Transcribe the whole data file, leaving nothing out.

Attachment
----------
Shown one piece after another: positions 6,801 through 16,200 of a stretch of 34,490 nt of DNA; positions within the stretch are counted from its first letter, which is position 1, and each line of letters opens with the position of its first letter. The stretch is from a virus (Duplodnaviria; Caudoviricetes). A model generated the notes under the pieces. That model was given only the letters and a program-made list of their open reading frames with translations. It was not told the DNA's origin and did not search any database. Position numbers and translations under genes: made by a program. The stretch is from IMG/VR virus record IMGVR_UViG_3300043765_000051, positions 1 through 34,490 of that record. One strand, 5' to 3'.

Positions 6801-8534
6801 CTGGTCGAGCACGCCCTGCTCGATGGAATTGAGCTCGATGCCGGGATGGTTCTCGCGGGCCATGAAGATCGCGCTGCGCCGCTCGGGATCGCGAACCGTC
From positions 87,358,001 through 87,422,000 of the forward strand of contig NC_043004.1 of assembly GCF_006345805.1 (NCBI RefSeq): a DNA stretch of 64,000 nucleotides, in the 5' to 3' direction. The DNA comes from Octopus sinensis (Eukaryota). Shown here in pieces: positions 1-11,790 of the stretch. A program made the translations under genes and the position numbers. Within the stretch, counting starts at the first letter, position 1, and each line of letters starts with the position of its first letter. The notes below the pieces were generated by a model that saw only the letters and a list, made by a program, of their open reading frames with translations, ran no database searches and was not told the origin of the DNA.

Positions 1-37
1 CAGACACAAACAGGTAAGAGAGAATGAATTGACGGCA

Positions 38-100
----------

Shown one piece after another: positions 6,801 through 16,200 of a stretch of 34,490 nt of DNA; positions within the stretch are counted from its first letter, which is position 1, and each line of letters opens with the position of its first letter. The stretch is from a virus (Duplodnaviria; Caudoviricetes). A model generated the notes under the pieces. That model was given only the letters and a program-made list of their open reading frames with translations. It was not told the DNA's origin and did not search any database. Position numbers and translations under genes: made by a program. The stretch is from IMG/VR virus record IMGVR_UViG_3300043765_000051, positions 1 through 34,490 of that record. One strand, 5' to 3'.

Positions 6801-8534
6801 CTGGTCGAGCACGCCCTGCTCGATGGAATTGAGCTCGATGCCGGGATGGTTCTCGCGGGCCATGAAGATCGCGCTGCGCCGCTCGGGATCGCGAACCGTC
From positions 87,358,001 through 87,422,000 of the forward strand of contig NC_043004.1 of assembly GCF_006345805.1 (NCBI RefSeq): a DNA stretch of 64,000 nucleotides, in the 5' to 3' direction. The DNA comes from Octopus sinensis (Eukaryota). Shown here in pieces: positions 1-11,790 of the stretch. A program made the translations under genes and the position numbers. Within the stretch, counting starts at the first letter, position 1, and each line of letters starts with the position of its first letter. The notes below the pieces were generated by a model that saw only the letters and a list, made by a program, of their open reading frames with translations, ran no database searches and was not told the origin of the DNA.

Positions 1-37
1 CAGACACAAACAGGTAAGAGAGAATGAATTGACGGCA

Positions 38-100